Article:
That being said, let me give you my first piece of advice, prepare for difficulties. When I say this, please don’t think I’m insulting your intelligence. The first thing any of us hear when attempting to have a career in the arts is how hard it is. However, when I was in that place (that place being seventeen years old and deciding to major in music business) I knew there would be challenges but even I underestimated how many there would be. I think part of the problem is we tell ourselves that one day it will get easier; that all we have to do is get the record contract, write the perfect script, or star in the feature film. The hard reality is not that it’s difficult to get there. It’s that we believe when we do reach that point that things will suddenly get easier when that’s not the case. You got the record deal; great now you have to put out some quality albums (or at least what the label might think is quality), tour constantly, be interviewed by the press, and while you might have a more comfortable lifestyle then you did as a starving artist there are more responsibilities too. The sooner that you realize things won’t become “easier” the better off you’ll be. In the same way that your graduation doesn’t mean you won’t be facing new challenges in college, becoming a best-selling author or musician doesn’t mean that your life will be easier and that you’ll always create great work.

 My second piece of advice would be to get as much hands on experience as you can and build as many relationships as possible. You are probably aware that you will be required to complete an internship at some point during your time as a student. If I could go back and do things over again I would get an internship or volunteer with an organization every summer. Heck, start this summer. Call up an indie record label, music journal, publishing house, whatever organization you are interested in and say “I’m interested in this field and I’d like to intern or volunteer with your organization.” The best part? They’ll probably say yes. After all what person in their right mind is going to turn down free help? These internships are not to be underestimated, especially in the current economy. A secret that most people don’t realize about getting a job or career is that many organizations might not even post in the classifieds when they have a position open. They promote from within their organization or hire someone they know (Bolles, 8). If you start doing an internship or two every summer, then by the time you graduate college you will have gained a great amount of experience in the field you want to work in and you will have made deep connections with people who have the power to hire you or can recommend you to someone who can. I might add working for free now is going to be a lot easier then working for free with tons of student loan debt hanging over your head.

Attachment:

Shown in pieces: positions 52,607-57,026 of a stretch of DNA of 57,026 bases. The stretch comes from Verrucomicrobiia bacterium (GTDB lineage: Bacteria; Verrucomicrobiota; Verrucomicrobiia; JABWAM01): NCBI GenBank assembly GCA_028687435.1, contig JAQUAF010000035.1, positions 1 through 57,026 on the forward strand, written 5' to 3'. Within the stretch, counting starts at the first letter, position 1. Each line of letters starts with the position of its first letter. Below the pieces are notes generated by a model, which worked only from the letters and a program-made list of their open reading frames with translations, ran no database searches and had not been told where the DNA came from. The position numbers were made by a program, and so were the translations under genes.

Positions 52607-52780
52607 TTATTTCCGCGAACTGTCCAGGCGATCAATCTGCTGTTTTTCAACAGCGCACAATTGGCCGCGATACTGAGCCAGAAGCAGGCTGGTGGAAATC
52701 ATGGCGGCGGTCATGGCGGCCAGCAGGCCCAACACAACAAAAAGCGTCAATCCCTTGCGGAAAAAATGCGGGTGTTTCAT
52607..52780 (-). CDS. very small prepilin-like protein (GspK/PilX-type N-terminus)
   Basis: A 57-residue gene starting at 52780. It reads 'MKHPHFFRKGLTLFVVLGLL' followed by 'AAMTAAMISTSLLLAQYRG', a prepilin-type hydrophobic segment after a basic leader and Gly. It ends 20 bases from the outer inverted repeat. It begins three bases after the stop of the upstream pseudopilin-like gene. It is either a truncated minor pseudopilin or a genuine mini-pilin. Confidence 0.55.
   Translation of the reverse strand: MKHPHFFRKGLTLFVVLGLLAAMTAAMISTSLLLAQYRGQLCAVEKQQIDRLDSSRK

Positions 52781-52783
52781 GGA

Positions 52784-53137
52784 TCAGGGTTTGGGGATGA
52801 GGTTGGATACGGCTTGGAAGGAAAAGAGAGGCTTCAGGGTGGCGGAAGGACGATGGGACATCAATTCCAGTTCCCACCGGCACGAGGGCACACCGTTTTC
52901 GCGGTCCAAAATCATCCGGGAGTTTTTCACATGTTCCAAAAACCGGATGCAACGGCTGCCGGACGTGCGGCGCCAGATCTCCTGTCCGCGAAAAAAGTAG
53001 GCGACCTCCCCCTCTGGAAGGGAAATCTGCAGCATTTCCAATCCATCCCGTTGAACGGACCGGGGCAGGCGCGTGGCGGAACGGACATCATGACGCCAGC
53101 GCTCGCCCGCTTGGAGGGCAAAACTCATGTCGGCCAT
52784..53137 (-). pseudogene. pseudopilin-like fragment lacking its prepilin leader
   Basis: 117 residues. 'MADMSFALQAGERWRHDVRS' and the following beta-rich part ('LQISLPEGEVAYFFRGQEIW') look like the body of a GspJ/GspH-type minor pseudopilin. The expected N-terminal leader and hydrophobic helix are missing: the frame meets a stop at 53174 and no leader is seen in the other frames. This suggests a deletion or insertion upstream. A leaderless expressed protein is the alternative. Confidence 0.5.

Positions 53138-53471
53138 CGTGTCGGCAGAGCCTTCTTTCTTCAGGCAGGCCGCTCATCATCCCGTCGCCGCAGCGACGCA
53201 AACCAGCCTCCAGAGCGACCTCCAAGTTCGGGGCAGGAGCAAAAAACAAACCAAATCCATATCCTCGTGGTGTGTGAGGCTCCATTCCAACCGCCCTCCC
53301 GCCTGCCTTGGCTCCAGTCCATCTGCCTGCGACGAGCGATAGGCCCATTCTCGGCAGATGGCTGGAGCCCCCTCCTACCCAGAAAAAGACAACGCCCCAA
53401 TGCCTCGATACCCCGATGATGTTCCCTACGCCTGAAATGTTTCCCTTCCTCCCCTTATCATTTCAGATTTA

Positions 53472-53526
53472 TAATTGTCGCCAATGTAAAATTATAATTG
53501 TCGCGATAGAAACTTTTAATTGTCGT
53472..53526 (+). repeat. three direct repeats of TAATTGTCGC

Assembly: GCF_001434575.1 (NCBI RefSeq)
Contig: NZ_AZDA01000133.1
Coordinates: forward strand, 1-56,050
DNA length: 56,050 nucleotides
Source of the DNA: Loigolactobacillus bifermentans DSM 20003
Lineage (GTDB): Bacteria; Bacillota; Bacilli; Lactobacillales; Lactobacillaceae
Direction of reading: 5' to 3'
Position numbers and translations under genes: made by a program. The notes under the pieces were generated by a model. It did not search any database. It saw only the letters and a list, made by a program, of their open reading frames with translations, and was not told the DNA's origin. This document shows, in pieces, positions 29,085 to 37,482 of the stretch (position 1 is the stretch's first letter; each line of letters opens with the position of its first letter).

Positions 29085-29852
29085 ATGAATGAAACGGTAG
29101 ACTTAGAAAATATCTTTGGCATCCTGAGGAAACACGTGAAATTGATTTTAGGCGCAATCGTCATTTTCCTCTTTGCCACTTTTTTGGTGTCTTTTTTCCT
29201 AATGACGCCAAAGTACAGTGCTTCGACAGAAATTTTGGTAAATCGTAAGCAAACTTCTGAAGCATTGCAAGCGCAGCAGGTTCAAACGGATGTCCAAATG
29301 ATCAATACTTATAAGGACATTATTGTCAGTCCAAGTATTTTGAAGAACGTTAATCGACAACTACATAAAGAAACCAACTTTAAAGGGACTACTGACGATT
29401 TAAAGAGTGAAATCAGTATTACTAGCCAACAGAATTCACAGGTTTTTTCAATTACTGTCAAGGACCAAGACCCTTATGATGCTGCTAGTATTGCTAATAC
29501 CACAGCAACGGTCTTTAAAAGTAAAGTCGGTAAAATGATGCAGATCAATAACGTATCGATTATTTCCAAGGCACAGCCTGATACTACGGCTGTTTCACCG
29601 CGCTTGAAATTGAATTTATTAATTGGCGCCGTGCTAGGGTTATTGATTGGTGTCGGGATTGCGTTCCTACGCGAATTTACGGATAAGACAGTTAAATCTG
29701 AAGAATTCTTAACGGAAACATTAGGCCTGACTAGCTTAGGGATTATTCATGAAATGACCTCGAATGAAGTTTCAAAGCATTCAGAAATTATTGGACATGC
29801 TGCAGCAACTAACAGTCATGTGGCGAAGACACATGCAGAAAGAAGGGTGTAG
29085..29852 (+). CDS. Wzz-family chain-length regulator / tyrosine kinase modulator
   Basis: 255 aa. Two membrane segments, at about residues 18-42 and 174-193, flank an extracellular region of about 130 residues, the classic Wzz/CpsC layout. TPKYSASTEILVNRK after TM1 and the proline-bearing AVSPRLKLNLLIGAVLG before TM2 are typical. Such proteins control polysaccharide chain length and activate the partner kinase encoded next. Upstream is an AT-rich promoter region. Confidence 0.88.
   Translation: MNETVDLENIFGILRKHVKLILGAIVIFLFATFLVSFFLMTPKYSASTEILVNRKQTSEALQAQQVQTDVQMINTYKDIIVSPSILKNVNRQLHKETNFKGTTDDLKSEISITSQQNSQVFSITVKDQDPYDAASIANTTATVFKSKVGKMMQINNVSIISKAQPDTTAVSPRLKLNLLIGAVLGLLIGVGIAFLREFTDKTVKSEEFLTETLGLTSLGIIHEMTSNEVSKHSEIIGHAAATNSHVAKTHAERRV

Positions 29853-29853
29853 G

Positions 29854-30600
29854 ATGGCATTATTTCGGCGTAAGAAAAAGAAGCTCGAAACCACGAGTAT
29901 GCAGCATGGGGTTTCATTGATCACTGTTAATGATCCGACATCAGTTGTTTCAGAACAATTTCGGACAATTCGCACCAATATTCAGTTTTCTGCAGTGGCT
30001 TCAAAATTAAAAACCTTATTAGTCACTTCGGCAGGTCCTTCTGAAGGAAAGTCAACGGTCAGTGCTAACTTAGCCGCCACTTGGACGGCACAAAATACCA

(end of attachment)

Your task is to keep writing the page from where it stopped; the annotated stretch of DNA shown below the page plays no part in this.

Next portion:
My final piece of advice would be to not forget to have fun and take whatever opportunities you can to expand your horizons. College is one of the few times that you have enough freedom to make your own choices and do what you want but fewer responsibilities then you will have once you get out into the working world. While you should study hard, don’t forget to have fun and have as many new experiences as you can. Looking back on my college days, I tend to think I played it a little too close to the vest. While I did a very good job academically it does get to me at times that I don’t have any stories of wild road trips with friends or tales of studying abroad. Then again it’s never too late…it just might take me longer to scrounge up the time and money, so again have these experiences while you can.

I hope this advice can help you in your artistic journey. Best of luck to all of you and congratulations.